Infinite Water designed a process to remove high levels of arsenic in groundwater in a remote village in Bangladesh. The locals did not have access to drinking water that was within drinking water standards.
The pilot evaluation treating 8,000 Litres per day to meet WHO drinking water standards is the first step in providing clean drinking water to the people of Bangladesh on a larger scale.
The Meherpur district in the western region of Bangladesh has been plagued with problems stemming from the high levels of arsenic in the groundwater.
Exposure to arsenic in drinking water can cause cancer, skin lesions, cardiovascular diseases and impediments in cognitive development. Data from a national survey estimates an annual death toll of nearly 43,000 from arsenic poisoning.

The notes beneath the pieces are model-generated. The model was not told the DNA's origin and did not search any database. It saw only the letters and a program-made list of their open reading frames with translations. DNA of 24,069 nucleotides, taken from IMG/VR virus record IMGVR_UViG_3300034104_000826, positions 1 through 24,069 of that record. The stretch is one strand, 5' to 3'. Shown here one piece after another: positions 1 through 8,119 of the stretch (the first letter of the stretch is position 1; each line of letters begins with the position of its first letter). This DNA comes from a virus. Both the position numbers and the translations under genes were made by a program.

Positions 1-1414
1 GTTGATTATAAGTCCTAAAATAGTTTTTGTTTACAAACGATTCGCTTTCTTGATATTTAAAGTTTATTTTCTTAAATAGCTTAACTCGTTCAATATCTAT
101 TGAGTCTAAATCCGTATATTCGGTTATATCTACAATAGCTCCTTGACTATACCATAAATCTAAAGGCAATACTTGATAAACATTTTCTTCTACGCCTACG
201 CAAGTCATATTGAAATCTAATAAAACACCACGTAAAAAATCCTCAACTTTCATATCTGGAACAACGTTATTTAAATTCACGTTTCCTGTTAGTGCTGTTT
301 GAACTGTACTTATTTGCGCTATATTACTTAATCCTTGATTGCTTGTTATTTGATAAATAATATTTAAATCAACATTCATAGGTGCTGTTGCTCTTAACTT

Over the years the government has trialled multiple technologies to treat this water economically but has not been successful in finding a comprehensive solution.
The village is very remote so it was essential that the water treatment plant was easy to operate, robust and reliable. Secondly, the treated water was required to meet WHO drinking water guidelines (arsenic < 0.01mg/l) which are more stringent that the Bangladesh guidelines for arsenic (arsenic < 0.05mg/l).
In association with the Government's Department of Public Health Engineering (DPHE), Infinite Water ran a 8,000 litre/day pilot evaluation to prove the efficacy of Hydroxon for arsenic removal.
The process successfully reduced arsenic concentrations from 0.2 mg/L to less than 0.004 mg/L bringing it in full compliance with WHO standards (0.01 mg/L) for drinking water.
Benefits at a glance